Friday, November 19, 2010

Memento Mori

"Remember, O man, that you are dust, and unto dust you shall return." Every religion and culture has it's way of reminding it's followers that they will one day return to the ground from which they came. Whether you believe in reincarnation, eternal life or that oblivion awaits you, the end still looms for every single one of us. It's a fact, no matter how much hard try to ignore it, no matter how many earthly possessions you try to fill your life with.

You are not your sports car, you are not your mansion, you are not the sum of all your material goods. Yes, I am paraphrasing "Fight Club". No, I'm not advocating nihilism. I'm not suggesting that we all give up modern technology, burn everything we own and retreat to some remote compound or anarchist society. I am asking that common sense prevail. Whether you believe in God, Allah, some other religious system or even nothing at all, stop and realize that all of this will be gone one day. We all get so caught up in chasing money, possessions and having the latest and greatest things that we forget that we're not enjoying life. You don't need to believe in a almighty deity to realize that on a long enough time line, everyone's chance of survival hits 0% and that you cannot take your bank account with you. Unless you are a child, chances are very good that in 100 years, you will not be here.

So what will matter? What are you doing right now that actually gives meaning to your existence? Which is more important, the new car or cell phone you want or time with your children? If your life was a book that would be read by everyone in a college class decades from now, would you be proud of it or would it be shown as an example of a wasted existence spent chasing useless crap? Think about it.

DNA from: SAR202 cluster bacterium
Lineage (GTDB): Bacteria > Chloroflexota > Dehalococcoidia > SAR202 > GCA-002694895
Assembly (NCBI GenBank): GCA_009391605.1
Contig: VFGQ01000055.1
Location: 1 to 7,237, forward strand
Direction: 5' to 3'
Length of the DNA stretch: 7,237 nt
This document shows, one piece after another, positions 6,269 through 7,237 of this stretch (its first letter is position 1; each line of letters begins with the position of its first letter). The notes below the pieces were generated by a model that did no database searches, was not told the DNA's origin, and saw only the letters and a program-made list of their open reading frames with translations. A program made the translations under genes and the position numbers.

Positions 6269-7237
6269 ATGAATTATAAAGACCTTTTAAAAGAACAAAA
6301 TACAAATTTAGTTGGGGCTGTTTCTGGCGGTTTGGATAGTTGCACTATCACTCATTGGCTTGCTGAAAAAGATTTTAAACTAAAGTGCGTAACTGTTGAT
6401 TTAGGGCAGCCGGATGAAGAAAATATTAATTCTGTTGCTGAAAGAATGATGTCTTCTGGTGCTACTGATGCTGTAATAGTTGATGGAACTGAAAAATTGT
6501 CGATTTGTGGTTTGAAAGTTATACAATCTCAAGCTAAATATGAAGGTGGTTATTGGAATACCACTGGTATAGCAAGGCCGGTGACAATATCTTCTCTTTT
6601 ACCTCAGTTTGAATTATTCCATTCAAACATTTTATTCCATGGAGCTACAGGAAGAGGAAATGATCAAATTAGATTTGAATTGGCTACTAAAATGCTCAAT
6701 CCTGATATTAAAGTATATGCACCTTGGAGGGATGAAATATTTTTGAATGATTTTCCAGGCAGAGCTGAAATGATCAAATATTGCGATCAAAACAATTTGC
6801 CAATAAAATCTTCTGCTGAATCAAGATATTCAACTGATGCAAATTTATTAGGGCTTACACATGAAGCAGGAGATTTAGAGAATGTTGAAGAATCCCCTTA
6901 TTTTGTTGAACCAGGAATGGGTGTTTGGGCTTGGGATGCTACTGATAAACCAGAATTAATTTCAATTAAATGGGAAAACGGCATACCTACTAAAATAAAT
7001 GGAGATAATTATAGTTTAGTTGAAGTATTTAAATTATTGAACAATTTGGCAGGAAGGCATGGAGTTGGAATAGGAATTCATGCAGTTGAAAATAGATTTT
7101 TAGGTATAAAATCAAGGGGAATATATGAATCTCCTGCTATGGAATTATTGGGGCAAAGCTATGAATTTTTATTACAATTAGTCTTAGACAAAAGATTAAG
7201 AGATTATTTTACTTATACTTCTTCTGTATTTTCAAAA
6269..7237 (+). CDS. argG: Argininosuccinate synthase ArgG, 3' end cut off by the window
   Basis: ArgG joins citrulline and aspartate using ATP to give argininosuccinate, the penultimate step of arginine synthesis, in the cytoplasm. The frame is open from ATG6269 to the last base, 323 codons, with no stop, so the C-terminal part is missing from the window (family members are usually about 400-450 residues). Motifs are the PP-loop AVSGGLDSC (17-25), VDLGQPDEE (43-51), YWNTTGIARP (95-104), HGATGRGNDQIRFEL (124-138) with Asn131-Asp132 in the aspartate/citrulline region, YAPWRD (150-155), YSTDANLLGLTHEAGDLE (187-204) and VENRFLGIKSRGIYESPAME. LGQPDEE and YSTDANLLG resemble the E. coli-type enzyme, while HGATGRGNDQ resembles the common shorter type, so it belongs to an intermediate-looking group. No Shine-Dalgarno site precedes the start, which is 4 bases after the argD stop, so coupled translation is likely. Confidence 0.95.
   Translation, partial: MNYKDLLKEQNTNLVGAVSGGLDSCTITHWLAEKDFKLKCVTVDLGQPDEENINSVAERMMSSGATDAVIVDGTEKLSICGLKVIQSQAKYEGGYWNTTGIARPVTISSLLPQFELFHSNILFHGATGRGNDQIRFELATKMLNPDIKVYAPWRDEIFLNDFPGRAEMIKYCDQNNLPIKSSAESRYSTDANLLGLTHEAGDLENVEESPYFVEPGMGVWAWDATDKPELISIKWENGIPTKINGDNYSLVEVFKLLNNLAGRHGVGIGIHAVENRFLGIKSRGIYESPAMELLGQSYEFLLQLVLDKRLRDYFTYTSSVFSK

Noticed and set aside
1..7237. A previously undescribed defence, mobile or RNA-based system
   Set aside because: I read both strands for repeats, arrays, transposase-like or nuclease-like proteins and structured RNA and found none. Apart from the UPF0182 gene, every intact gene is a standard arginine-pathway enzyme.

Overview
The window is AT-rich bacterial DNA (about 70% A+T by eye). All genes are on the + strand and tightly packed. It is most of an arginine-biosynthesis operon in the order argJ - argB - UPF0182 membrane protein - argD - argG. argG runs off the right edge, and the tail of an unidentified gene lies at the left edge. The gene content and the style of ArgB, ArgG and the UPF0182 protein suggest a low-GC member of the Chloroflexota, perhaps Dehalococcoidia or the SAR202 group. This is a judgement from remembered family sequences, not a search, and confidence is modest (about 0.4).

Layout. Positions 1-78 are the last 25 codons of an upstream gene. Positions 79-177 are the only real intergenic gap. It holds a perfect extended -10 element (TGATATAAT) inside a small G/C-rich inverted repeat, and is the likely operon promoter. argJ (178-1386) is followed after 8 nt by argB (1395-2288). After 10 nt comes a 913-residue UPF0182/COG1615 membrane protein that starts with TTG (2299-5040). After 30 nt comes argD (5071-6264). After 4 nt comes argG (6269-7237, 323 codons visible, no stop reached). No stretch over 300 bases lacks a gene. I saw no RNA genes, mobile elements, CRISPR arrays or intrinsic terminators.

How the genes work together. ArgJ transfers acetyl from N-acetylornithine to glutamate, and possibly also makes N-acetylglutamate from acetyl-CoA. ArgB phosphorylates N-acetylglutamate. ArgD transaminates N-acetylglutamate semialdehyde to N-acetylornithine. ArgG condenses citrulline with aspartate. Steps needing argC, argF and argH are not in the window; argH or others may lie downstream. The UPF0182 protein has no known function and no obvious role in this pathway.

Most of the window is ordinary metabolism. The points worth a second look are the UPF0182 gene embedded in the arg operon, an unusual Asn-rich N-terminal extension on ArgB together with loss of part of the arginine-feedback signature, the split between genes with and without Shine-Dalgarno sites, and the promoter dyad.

1. Good post. When I was a kid it seemed things took for ever to come about. Just the mere anticipation of waiting on the things that we are looking forward to. Now as I approach 40, I am amazed that I have made it this far. Now the weeks fly by. I am sitting here on a friday wondering what happened to this week. It seems as if, when the nose is stuck to the grindstone, the perception of time blurs. On the way to an account today I was so deep in thought that when I arrived at the account, I couldn't remember any details of the trip. The trip was 35 minutes. This last saturday, we went and had family pictures made. Christian seemed a bit bothered by the trouble, and I realized that he has not figured out yet that time is blasting by so fast. Almost everyday I am reminded that things are really just temporary. Even the hard times. Some of the worst times in my life seem like ages ago, but in fact they are not that far back. It is weird how the perception of time changes with focus. I have lived long enough to try to avoid thoughts like, man I wish it was cobia season. Man, I wish it was winter and cold out. These kinds of thought diminish the living that you are able to do in one day. I have at times struggled under the weight of the feeling that there are just not enough hours in the day and I stay up late to try to stuff more in to the day and end up wasting the next. Carpe Diem...

  2. They say your perception of time speeds up as you grow older. Imagine how quickly the days would speed by if you were say 500? Of course this would explain why people in their 70s and 80s drive so slow?